For the first time, here is a book that tells the whole colorful
history of America's other music. There have been many volumes
published about jazz, Tin Pan Alley, blues and show tunes.
But never has a book been devoted solely to words and pictures
about the exciting 40-year developments in country and Western music.
In no other area of American popular culture have elements of
show business, religion, comedy, sentiment and circus been so
Vaudeville never died. It moved to Nashville, Tennessee.
The medicine show, whose glib salesmen hawked patent remedies for
every ache and pain of body and spirit, never died. It just moved
The Minstrel show, with its outrageous jokes strewing corn in
every comic exchange, never died. It scrubbed the paint off its face
and moved to Nashville.
Nor did the great American rural tradition of homemade music die in
mountain shacks or at ranchland campsites. Just as the Industrial
Revolution moved handicrafts from the hearth to the factory, so have
the fiddle tunes and ballads moved to the music factory called Nashville.
So begins the fascinating story of country music. Here is the
history of country music: its origins, its varieties, its stars and
innovators, and all the other features that have made country music
the most popular music in America today. To complement the text
are literally hundreds of photographs of musicians and
Here is the colorful world of country music from the
old-time rustic music to the Nashville Sound. Here is the great
Jimmie Rodgers, who in his brief career gave form, shape and content
to the music of the hillbilly and laid the foundation for commercial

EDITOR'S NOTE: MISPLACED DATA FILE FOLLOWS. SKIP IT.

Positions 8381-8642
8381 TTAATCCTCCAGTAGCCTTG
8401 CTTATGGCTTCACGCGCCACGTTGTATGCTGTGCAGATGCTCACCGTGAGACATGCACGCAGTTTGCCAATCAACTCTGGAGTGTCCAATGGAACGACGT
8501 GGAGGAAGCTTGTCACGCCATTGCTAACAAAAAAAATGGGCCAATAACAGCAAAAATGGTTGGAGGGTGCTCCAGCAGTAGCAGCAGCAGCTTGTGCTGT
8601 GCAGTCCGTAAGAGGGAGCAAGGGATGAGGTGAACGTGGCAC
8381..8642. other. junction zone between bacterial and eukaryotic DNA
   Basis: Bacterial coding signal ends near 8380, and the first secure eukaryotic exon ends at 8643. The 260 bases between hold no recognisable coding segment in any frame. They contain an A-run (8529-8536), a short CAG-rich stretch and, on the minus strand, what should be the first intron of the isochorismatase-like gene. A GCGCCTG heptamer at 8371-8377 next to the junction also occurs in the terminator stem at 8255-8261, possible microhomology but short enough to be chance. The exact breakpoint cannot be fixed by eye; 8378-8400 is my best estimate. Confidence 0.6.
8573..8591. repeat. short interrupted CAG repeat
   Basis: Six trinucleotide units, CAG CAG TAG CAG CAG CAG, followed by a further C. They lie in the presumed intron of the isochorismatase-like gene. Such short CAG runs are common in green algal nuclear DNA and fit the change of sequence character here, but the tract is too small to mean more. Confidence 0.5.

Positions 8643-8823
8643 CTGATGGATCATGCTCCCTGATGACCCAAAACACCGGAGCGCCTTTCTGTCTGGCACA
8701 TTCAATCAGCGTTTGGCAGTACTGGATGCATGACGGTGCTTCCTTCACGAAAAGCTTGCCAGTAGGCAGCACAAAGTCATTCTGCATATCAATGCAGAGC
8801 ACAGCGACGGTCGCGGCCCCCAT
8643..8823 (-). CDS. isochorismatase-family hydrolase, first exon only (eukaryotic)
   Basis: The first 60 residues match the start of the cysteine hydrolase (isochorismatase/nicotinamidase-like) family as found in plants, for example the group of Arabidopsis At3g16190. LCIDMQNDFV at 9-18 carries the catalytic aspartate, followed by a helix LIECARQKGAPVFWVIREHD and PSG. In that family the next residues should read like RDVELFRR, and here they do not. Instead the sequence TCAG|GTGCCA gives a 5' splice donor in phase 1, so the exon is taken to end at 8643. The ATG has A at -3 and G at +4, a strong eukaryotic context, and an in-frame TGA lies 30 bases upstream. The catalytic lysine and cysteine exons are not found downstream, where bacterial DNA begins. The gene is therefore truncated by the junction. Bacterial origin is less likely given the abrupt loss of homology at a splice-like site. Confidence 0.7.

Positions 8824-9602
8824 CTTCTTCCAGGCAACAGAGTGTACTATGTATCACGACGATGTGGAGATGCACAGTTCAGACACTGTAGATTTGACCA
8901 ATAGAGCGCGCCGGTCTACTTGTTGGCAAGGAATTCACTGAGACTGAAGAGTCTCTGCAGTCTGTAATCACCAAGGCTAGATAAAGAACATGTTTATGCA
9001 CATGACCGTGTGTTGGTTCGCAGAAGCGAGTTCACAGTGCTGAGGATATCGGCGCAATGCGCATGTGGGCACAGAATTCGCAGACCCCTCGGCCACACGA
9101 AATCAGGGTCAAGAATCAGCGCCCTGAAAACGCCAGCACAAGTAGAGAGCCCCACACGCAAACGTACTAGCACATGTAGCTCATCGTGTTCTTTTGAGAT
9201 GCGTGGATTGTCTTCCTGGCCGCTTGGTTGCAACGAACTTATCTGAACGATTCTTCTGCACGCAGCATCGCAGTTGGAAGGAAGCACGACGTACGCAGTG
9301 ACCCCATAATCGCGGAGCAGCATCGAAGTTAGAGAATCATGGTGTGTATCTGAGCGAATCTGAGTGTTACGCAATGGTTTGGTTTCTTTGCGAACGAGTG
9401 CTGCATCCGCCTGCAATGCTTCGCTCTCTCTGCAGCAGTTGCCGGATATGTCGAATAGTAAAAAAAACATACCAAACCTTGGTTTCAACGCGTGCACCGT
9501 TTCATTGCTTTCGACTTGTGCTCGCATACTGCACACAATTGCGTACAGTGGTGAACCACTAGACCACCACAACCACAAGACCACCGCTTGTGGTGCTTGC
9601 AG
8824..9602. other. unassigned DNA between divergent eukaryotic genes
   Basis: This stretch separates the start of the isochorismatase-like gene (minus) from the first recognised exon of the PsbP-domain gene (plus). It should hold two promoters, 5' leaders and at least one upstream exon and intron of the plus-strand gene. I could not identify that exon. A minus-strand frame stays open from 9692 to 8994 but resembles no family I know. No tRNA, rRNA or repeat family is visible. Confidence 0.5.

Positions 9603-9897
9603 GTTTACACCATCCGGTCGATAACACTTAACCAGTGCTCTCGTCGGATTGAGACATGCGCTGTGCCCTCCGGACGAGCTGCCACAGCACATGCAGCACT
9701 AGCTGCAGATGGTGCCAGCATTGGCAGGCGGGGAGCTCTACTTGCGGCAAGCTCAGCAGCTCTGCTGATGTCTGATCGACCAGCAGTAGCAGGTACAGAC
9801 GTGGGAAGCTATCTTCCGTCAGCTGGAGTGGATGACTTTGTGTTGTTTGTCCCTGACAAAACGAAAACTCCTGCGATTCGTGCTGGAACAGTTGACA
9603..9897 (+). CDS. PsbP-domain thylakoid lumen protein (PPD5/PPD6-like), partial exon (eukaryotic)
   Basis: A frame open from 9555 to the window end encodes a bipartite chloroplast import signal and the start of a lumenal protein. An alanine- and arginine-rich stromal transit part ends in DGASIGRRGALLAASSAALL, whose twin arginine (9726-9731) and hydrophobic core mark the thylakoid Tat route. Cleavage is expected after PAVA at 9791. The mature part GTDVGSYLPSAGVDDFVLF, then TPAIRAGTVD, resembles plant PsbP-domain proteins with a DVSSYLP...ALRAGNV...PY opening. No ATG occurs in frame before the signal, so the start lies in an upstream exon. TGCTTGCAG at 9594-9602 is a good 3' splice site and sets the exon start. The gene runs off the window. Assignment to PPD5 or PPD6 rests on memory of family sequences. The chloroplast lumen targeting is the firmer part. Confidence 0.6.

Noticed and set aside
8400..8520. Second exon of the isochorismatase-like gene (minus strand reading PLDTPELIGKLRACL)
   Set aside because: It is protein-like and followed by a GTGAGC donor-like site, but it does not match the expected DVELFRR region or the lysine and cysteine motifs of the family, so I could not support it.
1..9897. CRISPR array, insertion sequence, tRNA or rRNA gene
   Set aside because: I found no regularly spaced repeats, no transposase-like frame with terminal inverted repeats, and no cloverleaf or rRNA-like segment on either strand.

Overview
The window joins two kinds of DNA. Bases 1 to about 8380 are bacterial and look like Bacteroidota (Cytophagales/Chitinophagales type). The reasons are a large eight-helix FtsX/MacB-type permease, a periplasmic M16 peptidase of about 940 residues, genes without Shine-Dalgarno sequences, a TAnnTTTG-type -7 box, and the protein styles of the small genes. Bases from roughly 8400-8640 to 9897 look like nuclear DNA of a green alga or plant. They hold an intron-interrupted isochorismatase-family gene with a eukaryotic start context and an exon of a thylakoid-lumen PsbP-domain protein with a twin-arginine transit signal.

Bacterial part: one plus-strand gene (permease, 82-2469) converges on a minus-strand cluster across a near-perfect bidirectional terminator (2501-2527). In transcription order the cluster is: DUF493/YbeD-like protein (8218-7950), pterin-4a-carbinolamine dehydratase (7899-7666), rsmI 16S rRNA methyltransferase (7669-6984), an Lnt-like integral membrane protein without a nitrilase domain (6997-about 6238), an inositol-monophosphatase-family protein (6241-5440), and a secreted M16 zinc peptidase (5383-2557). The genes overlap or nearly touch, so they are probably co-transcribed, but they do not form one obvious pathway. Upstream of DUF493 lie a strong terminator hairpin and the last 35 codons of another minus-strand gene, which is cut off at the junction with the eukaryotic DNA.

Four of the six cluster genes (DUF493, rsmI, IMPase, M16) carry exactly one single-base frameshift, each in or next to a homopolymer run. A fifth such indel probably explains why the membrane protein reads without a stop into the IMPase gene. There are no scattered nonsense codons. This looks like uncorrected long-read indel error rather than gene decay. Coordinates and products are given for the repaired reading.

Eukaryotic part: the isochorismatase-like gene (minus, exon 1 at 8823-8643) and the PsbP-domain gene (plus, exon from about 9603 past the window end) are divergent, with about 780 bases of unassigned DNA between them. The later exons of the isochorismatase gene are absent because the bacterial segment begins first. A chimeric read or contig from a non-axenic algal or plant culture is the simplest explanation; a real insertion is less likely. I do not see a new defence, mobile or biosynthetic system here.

country music; the Carter Family, whose style of close-harmony
singing set the style for dozens of groups to follow; Roy Acuff,
who bears the title of "The King of Country Music" with a humility
rare to most royalty; Woody Guthrie, who has probably told more
city people about country people, than any other performer;
Hank Williams, whose tragic life ended at 29 but whose records
and songs are ever popular; Johnny Cash, who is so versatile
that he can move through blues, railroad songs, ballads, hymns,
"story" songs, love, and Western songs with equal ease. Here also
are the fabled singing cowboys such as Gene Autry and Roy Rogers
who left their stamp on the movies of the 1930's; Flatt and Scruggs,
the Bluegrass greats; and the style-setters who have recently
reached stardom, such as Chet Atkins, Roger Miller and Buck Owens.
The romance of early radio brightens the story, for country music
has been a factor in rural broadcasting since the days of
carbon microphones and crystal sets. The "Grand Ole Opry," that
marvelously colorful show, was first broadcast in 1925. It is still
going strong, reaching some 10,000,000 loyal listeners every Saturday
Many of the songwriters are talked about and pictured. Some of them
are famous as performers, such as Johnny Cash, Hank Williams,
Jimmie Davis, former governor of Louisiana, and Roger Miller. Others
are best known as songwriters, such as Marie Travis, Aunt Molly Jackson.
Lefty Frizzell, Carson Robison. Dorsey Dixon and Jimmie Driftwood.
The Country Music Story is a must for all country and Western
Robert Shelton is the former folk and country music critic
for The New York Times and has been observing the country-music scene
at first hand for many years.
Burt Goldblatt is a designer, illustrator and photographer. His
paintings on music were exhibited in Washington, D.C., and by
the U.S. Department of State in five European countries.